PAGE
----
Personality Disorders

Personality disorders are characterized by inflexible and unhealthy patterns of thinking, functioning and behaving. A person with a personality disorder has difficulty perceiving and relating to particular situations as well as to people. This causes significant problems that often disrupts personal, professional, work and/or social life. Personality disorders usually begin in the teenage years or early adulthood.
Causes of Personality Disorder
The cause of personality disorders is unknown. However, genes and childhood experiences may play a role.
Symptoms of Personality Disorder
The symptoms of each type of personality disorder are different and can range from mild to severe. People with personality disorders may have trouble realizing that they have a problem.
Diagnosing Personality Disorder
Based on the symptoms typically present, personality disorders are clustered into three groups:
Odd or Eccentric Personality Disorders
  • Paranoid personality disorder is diagnosed in people who are cold, distant and unable to form close interpersonal relationships. Often overly, yet unjustifiably, suspicious of their surroundings, they generally cannot see their role in conflict situations and often project their feelings of paranoia as anger onto others.
  • Schizoid personality disorder is diagnosed in persons who are often cold, distant, introverted and have an intense fear of intimacy and closeness. They are often too absorbed in their own thinking and daydreaming that they exclude themselves from attachment with persons and reality.
  • Schizotypal personality disorder is similar to schizoid personality disorder, but people with schizotypal personality disorder also exhibit disordered thinking and perception and ineffective communication skills. Many symptoms of schizotypal personality disorder resemble schizophrenia, but are less mild and intrusive.

Dramatic or Erratic Personality Disorders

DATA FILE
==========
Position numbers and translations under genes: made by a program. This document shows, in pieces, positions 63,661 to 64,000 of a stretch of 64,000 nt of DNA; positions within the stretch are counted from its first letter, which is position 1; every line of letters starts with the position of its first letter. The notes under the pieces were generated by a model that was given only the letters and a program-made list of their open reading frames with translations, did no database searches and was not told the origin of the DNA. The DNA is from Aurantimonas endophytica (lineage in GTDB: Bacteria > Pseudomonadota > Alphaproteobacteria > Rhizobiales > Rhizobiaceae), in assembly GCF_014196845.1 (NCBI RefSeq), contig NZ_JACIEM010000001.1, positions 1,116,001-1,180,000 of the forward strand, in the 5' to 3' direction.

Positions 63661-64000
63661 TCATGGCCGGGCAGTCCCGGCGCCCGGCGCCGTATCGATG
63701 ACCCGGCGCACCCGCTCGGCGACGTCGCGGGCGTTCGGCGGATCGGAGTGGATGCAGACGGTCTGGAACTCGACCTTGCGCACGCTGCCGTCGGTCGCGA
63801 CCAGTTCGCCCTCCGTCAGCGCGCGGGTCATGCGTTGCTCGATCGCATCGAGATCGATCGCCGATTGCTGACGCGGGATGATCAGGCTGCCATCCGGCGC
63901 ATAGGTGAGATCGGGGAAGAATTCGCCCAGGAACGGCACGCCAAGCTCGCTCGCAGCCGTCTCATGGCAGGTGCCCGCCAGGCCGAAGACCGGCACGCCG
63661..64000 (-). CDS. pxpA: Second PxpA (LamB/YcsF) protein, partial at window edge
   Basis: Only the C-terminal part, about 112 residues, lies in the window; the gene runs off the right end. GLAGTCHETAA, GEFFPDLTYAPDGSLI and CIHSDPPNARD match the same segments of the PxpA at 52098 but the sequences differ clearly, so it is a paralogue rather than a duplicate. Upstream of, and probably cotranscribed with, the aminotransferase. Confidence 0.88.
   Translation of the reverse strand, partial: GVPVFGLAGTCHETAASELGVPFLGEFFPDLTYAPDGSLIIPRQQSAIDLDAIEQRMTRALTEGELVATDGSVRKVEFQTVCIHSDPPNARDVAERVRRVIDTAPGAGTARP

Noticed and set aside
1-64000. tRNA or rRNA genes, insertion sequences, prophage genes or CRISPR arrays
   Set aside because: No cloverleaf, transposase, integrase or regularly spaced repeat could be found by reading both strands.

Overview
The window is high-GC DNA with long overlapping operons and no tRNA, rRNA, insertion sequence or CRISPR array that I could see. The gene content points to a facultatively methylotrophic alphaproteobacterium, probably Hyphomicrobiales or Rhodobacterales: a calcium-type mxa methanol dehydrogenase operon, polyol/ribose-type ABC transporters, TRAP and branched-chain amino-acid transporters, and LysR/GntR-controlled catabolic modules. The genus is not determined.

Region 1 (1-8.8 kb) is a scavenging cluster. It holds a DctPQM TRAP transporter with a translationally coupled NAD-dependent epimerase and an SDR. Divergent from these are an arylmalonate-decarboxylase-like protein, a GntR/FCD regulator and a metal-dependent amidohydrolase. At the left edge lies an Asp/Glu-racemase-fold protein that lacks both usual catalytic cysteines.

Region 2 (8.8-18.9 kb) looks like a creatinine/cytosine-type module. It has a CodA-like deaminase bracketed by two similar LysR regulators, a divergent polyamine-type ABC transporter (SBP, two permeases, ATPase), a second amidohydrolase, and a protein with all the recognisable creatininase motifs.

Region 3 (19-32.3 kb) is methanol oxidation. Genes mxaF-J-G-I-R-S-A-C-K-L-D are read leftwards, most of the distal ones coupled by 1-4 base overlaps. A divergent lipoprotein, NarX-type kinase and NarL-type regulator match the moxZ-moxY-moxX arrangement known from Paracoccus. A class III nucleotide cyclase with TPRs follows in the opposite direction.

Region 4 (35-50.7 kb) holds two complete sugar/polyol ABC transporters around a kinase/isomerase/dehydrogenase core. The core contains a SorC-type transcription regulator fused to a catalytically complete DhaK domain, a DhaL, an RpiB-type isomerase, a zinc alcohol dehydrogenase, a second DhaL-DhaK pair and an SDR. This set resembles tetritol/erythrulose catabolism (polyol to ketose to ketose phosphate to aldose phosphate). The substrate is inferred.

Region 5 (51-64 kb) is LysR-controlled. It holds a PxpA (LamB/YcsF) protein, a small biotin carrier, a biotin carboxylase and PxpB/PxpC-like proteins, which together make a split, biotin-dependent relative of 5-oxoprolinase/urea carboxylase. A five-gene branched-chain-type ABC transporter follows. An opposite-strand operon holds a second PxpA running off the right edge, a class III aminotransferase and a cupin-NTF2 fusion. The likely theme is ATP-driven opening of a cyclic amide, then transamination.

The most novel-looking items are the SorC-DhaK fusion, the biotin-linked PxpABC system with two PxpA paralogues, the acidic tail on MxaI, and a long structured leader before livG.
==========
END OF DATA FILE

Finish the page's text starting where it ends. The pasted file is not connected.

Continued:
• Borderline personality disorder is diagnosed when the patient has instability in their perceptions of themselves and difficulty maintaining stable relationships. Moods may also be inconsistent, but reality is always seen in "black and white." People with borderline personality disorder often incessantly seek a higher level of caretaking from others.
  • Antisocial personality disorder is diagnosed when a person characteristically disregards the feelings, property, authority and respect of others for their own personal gain. This may include violent or aggressive acts involving or targeting other individuals, without a sense or remorse or guilt for any of their destructive actions. 
  • Narcissistic personality disorder is characterized by severely overly inflated feelings of self-worth, grandiosity and superiority over others. People with narcissistic personality disorder are often overly sensitive to criticism, judgment and defeat.
  • Histrionic personality disorder is diagnosed in people who are overly conscious of their appearance, are constantly seeking attention and often behave dramatically in situations that do not warrant this type of reaction. The emotional expressions of people with histrionic personality disorder are often judged as superficial and exaggerated.

Anxious or Inhibited Personality Disorders
  • Dependent personality disorder is diagnosed in people who rely heavily on others for validation and fulfillment of basic needs. Often unable to properly care for themselves, people with dependent personality disorder lack self-confidence and often have difficulty making decisions.
  • Avoidant personality disorder occurs in people who are hypersensitive to rejection and, thus, avoid situations with any potential for conflict.
  • Obsessive-compulsive personality disorder is diagnosed in people who are inflexible to change and bothered by a disrupted routine due to their obsession for order. They often become uncomfortable in situations that are beyond their control and have difficulty maintaining positive, healthy interpersonal relationships as a result.

Treating Personality Disorder
Personality disorders are often difficult to treat and may require long-term attention to change the behavior and thought patterns. Treatment usually involves one of more of the following approaches.
  • Psychotherapy (‘talk’ therapy; in individual or groups settings that may include family members) is the primary approach for personality disorders. The goal is to learn healthy ways to manage symptoms and reduce negative behaviors that interfere with functioning and relationships.
  • Medications (antidepressants, antianxiety drugs, mood stabilizers and antipsychotic drugs) can be helpful in controlling symptoms of the various personality disorders.